I’ve been playing video games for most of my life and I have never, ever, even once been any good at them. My mum is great. So are my brothers, but I have the kind of self esteem that tells me if I can’t do something Right™ the first time it’s because I’m a terrible horrible loser of a person and that I should never ever try again ever because everyone will find out how much of a loser I am and then they’ll hate me and go away forever. (more…)
“I’m starting The Witcher 3 and Geralt is my dad now.” I made this bold declaration on Twitter as I began my 130+ hour love affair with The Witcher 3, which to this day remains one of the best decisions I’ve ever made. It took playing a few other games to realize I have a type when it comes to games. I call this genre “Sword Dads.” Like the name implies, these games have at least one character with a daditude (that’s a “dad attitude” for you newcomers) and an often comically large sword.
I categorize Sword Dads loosely. Blood relation to a child can be a factor, but it isn’t necessary. A Sword Dad can be anyone, really. What matters is having a sort of fatherly attitude/mentoring role/proclivity for dad jokes aimed at a younger character. Per the name, a Sword Dad will also ideally carry a big sword or two, though other weapons may count, too.
We love Sword Dads here at Sidequest and are excited to bring you a definitive ranking of the most dangerous, dadliest dads in video games.
Editor’s note: The following entries may contain spoilers. See a Dad from a game you don’t want to be spoiled for? Skip it! Also, you’ll notice below that the nominees aren’t ranked—you, the reader, will have the power to decide on the ultimate Sword Dad. Give us your thoughts below!
Editor’s note 2.0, 1/7/2019: Vote on best Sword Dad right through here! Each tier will last 24 hours, so vote right the heck now.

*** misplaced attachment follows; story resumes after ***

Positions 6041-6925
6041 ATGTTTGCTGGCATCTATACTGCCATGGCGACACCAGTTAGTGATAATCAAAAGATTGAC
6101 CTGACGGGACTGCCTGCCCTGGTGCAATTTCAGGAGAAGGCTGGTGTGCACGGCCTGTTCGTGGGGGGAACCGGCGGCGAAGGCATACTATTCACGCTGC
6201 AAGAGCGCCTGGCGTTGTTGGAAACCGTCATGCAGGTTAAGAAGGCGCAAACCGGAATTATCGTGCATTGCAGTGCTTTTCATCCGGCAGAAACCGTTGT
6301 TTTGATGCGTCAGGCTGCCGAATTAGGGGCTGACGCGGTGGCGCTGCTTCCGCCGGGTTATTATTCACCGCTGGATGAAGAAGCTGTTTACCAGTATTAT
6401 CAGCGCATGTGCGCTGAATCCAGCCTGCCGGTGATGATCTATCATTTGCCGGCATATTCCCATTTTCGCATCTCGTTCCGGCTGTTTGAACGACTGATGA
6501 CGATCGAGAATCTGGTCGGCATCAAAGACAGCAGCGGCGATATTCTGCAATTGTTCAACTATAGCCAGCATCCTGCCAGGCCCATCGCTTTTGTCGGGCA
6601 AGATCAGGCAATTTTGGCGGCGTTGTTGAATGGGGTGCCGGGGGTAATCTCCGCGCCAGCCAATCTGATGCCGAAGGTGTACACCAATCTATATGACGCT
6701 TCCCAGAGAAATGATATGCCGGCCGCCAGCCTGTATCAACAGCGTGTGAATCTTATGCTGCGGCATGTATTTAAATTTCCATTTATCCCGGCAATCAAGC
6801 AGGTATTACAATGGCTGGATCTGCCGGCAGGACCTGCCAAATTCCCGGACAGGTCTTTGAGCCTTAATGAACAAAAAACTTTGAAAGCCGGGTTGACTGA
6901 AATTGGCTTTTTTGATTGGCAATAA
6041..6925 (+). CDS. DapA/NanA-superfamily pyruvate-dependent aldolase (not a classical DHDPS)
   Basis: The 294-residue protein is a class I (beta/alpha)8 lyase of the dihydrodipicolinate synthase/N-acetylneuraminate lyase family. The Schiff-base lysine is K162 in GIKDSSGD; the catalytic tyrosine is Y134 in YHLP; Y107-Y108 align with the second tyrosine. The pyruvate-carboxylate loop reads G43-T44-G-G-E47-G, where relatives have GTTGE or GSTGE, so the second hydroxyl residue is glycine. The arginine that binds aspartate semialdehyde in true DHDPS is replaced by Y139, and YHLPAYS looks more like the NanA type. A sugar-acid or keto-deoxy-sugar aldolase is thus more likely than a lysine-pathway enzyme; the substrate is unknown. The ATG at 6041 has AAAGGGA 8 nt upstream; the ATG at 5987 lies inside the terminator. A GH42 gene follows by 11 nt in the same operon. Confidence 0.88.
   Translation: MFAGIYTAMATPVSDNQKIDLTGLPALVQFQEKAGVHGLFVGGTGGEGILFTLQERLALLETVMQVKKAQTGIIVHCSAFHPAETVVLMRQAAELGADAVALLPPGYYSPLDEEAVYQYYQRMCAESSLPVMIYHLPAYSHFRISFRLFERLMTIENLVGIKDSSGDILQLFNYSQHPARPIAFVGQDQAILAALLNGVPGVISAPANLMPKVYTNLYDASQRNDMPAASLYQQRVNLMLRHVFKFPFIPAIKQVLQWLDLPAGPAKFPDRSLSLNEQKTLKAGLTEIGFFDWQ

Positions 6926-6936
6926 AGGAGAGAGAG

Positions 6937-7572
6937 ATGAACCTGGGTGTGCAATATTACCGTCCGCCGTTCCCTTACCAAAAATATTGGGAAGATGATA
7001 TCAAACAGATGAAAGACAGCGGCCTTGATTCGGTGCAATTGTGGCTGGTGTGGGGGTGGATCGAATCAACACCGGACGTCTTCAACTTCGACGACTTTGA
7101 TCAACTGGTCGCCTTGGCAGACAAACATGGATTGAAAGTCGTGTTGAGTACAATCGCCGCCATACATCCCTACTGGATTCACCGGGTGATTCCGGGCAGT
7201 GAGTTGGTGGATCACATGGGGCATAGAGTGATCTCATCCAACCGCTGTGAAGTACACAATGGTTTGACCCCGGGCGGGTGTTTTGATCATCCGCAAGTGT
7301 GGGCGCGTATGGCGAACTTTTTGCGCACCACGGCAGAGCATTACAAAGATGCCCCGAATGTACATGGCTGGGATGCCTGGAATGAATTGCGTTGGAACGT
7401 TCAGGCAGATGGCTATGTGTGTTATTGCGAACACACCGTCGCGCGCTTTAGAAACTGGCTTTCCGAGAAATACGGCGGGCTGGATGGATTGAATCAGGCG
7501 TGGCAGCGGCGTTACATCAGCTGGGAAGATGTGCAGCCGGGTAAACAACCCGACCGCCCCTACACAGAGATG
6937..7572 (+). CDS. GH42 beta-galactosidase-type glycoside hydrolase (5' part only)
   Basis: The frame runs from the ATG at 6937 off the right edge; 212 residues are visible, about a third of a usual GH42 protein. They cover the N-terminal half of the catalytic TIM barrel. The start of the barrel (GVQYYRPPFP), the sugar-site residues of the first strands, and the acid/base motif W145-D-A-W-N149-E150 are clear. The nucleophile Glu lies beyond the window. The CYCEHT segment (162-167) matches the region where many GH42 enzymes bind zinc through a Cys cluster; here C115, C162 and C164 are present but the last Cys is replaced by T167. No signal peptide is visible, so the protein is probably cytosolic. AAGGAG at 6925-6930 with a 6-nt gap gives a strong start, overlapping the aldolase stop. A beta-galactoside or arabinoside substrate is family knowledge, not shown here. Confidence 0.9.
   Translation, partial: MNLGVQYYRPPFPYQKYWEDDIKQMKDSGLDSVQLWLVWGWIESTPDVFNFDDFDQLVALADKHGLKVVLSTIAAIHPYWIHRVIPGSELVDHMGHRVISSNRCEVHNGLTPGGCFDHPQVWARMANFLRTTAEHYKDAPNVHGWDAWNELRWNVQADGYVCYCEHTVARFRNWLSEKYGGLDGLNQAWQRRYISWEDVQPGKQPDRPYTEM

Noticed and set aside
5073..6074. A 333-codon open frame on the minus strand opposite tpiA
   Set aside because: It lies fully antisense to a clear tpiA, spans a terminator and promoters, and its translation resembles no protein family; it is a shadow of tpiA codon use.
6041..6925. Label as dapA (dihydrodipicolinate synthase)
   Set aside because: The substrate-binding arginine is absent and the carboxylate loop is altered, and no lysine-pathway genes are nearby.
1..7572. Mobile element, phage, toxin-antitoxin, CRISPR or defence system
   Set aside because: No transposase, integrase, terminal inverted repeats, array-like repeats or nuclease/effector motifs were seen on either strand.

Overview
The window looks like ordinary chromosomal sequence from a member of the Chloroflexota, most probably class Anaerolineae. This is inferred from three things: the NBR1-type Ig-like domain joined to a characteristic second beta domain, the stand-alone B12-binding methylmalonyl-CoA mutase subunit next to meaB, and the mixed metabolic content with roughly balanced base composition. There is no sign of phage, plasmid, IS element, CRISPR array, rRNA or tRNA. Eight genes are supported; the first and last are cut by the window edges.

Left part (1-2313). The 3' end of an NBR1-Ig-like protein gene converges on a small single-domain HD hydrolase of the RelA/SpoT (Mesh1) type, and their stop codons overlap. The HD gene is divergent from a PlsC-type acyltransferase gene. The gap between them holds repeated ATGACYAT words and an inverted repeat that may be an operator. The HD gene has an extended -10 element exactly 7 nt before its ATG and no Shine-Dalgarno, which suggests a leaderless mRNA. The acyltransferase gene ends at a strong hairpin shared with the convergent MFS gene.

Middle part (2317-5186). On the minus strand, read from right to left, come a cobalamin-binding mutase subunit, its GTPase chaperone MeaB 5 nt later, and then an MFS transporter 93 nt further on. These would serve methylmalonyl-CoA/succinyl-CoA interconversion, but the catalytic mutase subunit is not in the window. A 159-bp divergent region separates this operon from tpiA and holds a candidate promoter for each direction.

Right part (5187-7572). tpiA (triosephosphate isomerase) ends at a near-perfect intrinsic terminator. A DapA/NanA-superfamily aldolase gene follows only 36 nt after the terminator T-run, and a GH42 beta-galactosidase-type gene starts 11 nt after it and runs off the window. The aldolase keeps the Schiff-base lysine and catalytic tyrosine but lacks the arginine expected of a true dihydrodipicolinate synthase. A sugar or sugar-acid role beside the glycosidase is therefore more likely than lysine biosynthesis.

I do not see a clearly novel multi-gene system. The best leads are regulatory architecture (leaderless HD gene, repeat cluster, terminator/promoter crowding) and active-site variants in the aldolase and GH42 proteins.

Madison Butler writes about advertising by day and about video games the rest of the time. She can usually be found crying about Final Fantasy and Nier: Automata on Twitter @madisonrbutler.
When I finished playing Fire Emblem: Path of Radiance, I began considering why I game so much. My gaming has especially picked up since I left my PhD program to write and moved across the country to where my husband is doing his graduate work. I’ve dedicated over 150 hours into Breath of the Wild. I’ve played the first 13 chapters of Path of Radiance at least four times. I’ve beaten New Super Mario Bros. U, played through most of the first Pikmin and Pokemon Sun, upgraded my house fully in Animal Crossing, played all the levels in Pokemon Snap, and seen the betrayal in Tales From The Borderlands. Among other games, of course, and not even counting all the board games and phone games I’ve been playing. (Check out my new favorite phone game if you haven’t already!) I’ve gamed more in the past few months than I have in years.
Tamora Pierce, the author who created Tortall, has been critical to my growth as a writer and a person. (I should have known I was non-binary when I tried to bind my chest like Alanna, but also still wanted to be a girl!) Loving Tortall as much as I do means that I’m always on the hunt for things that remind me of it. As a gamer, any game that can even hint at Tortall is a win for me. (more…)
I’ve always liked big guys. Despite being a short lady (or perhaps because of it), some part of me is intrinsically drawn to tall, boorish, weirdly animal-like men. I’ve got a mental vault of inappropriate fantasies about characters like Killer Croc, Obadiah Horn, and zombie Gregor Clegane—fantasies that are probably rooted in my childhood love of Prince Adam’s barbarous visage in Beauty and the Beast, or maybe even further back, in the days of Johnny Bravo (damn, those muscles were huge!) and Dragon Tales (damn, those… scales were shiny?). (more…)
Stephani is a former computer science nerd with a predilection for shoddy paranormal romance novels, cream-cheese-based frostings, and animals ten times her size. She’s inexplicably struck with a fatal case of fumble fingers every time she touches a controller—except when challenged to a match of her secret specialty: the 1995 hit SNES puzzle game Tetris Attack.